Three days after a new ceasefire was imposed in eastern Ukraine with pro-Russian rebels, President Petro Poroshenko has said that a "real" truce was in place. He has warned, however, that the situation remains "fragile."
President Petro Poroshenko said on Friday that a "real" ceasefire was now in place in eastern Ukraine after the first 24 hours in seven months without a military casualty.
"I have positive news. Today is the first 24 hours for seven months ... when we have a real ceasefire in Ukraine," he said during a trip to Australia.
Although he admitted the standoff was fragile, Poroshenko said if the ceasefire held it would be "a great step for peace and stability in Ukraine."
"Everything is so fragile. But I pray that we should continue this process," he added.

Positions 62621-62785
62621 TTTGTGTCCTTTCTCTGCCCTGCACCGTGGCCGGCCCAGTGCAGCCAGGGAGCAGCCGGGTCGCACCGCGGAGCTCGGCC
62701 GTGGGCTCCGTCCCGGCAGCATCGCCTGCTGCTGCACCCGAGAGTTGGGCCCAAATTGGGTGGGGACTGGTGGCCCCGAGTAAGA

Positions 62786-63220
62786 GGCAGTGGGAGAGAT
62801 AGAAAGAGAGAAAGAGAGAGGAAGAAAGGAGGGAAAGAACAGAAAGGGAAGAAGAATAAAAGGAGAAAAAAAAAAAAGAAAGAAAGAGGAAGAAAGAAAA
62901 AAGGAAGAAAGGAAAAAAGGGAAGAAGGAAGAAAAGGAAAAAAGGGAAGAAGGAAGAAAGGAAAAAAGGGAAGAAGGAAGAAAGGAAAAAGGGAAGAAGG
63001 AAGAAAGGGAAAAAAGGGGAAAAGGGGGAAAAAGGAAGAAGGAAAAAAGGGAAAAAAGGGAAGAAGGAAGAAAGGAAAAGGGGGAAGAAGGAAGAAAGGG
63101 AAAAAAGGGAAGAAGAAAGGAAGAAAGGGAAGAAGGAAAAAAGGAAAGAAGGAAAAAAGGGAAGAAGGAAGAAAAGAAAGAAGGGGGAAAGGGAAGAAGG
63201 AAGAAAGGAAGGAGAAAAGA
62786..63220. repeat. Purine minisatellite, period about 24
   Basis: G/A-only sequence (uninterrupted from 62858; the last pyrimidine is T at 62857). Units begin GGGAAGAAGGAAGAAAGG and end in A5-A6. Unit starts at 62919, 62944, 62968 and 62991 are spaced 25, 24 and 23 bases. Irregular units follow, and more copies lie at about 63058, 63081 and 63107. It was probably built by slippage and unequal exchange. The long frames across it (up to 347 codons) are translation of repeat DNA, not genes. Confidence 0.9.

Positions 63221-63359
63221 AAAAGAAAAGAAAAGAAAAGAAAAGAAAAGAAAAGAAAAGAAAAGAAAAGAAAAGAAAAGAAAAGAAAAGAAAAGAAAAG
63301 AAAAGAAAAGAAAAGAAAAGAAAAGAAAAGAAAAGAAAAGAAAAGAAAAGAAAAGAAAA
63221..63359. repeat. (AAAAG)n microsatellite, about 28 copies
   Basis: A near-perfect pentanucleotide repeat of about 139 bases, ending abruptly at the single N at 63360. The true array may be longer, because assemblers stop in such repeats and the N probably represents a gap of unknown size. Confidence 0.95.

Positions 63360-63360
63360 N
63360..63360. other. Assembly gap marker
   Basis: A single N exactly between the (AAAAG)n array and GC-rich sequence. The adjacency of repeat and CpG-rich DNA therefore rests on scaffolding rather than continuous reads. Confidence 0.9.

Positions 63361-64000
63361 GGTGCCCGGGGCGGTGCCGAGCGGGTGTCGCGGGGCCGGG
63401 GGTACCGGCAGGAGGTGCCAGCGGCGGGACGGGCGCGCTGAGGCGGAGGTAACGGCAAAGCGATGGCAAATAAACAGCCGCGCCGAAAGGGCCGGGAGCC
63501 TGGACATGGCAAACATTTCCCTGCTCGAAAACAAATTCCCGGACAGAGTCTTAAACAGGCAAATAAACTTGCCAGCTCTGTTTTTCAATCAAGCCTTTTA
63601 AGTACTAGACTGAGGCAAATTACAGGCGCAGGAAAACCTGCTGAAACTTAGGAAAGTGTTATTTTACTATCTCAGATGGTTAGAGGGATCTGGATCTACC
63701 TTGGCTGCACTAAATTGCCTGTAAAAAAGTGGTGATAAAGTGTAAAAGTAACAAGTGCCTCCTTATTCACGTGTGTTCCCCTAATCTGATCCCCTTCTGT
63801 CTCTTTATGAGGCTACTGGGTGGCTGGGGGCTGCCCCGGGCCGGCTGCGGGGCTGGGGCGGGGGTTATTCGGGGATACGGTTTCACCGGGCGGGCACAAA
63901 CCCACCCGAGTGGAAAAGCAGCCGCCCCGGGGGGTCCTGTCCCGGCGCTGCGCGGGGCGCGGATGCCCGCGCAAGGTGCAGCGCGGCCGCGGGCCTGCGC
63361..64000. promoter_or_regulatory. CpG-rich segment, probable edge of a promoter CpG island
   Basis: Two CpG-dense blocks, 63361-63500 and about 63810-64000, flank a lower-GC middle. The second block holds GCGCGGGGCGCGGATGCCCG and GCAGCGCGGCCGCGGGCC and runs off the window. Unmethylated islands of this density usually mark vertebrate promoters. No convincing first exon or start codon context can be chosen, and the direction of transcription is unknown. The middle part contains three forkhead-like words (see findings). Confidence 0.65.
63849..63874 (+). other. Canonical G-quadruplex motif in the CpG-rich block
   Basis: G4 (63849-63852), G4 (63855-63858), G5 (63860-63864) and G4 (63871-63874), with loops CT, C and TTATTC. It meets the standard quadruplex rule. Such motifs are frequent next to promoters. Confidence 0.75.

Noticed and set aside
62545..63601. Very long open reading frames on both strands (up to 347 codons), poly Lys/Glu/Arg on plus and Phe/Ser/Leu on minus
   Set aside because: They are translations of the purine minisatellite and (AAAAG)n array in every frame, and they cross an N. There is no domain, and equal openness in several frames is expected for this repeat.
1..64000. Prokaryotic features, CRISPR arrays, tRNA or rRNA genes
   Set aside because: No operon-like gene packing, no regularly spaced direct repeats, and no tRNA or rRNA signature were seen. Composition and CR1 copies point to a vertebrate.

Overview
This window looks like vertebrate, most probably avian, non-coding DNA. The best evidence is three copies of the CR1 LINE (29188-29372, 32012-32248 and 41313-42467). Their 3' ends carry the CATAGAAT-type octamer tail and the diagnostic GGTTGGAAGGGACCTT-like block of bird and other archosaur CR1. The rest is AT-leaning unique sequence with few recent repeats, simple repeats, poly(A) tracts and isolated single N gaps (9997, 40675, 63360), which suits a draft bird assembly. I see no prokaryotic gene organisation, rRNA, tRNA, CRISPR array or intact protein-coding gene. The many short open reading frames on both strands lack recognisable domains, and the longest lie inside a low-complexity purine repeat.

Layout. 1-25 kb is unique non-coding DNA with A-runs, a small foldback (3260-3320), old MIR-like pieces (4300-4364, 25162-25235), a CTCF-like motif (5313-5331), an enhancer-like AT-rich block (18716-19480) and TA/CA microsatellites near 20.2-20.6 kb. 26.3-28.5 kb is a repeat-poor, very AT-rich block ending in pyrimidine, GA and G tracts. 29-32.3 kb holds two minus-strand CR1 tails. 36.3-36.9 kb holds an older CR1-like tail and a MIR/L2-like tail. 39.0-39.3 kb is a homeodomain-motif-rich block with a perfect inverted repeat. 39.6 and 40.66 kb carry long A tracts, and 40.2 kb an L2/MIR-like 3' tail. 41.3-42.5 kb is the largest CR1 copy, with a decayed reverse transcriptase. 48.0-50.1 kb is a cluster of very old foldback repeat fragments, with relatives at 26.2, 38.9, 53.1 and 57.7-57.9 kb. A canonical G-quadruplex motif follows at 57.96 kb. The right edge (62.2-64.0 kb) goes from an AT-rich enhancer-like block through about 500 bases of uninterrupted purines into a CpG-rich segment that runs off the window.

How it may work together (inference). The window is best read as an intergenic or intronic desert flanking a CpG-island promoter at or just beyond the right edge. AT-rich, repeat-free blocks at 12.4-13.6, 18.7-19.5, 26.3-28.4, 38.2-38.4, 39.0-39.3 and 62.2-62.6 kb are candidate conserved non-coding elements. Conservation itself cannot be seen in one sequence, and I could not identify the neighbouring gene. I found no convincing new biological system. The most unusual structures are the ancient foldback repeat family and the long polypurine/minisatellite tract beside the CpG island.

Poroshenko went on to say that the conflict in his homeland was not just about Ukraine's independence and territorial integrity.
"This is a war for freedom, global freedom. This is a war for democracy, global democracy and this is the war for security, global security," he said.
The current ceasefire with pro-Russian rebels was implemented on Tuesday in the hope of ending an eight-month conflict which, according to the United Nations, has claimed at least 4,300 lives and displaced close to one million people.
The process remains under close scrutiny in Europe, where concerns over Russia's support for the rebels has plunged East-West relations to their lowest point since the end of the Cold War.
On Thursday, Poland's Defense Minister Tomasz Siemoniak also raised concerns over "unprecedented Russian activity" over the Baltic Sea. NATO has deployed more aircraft, ships and personnel in an attempt to reassure concerned eastern European countries which have been on edge since Russia annexed the Crimean peninsula from Ukraine in March.
ksb/cmk (AFP, AP)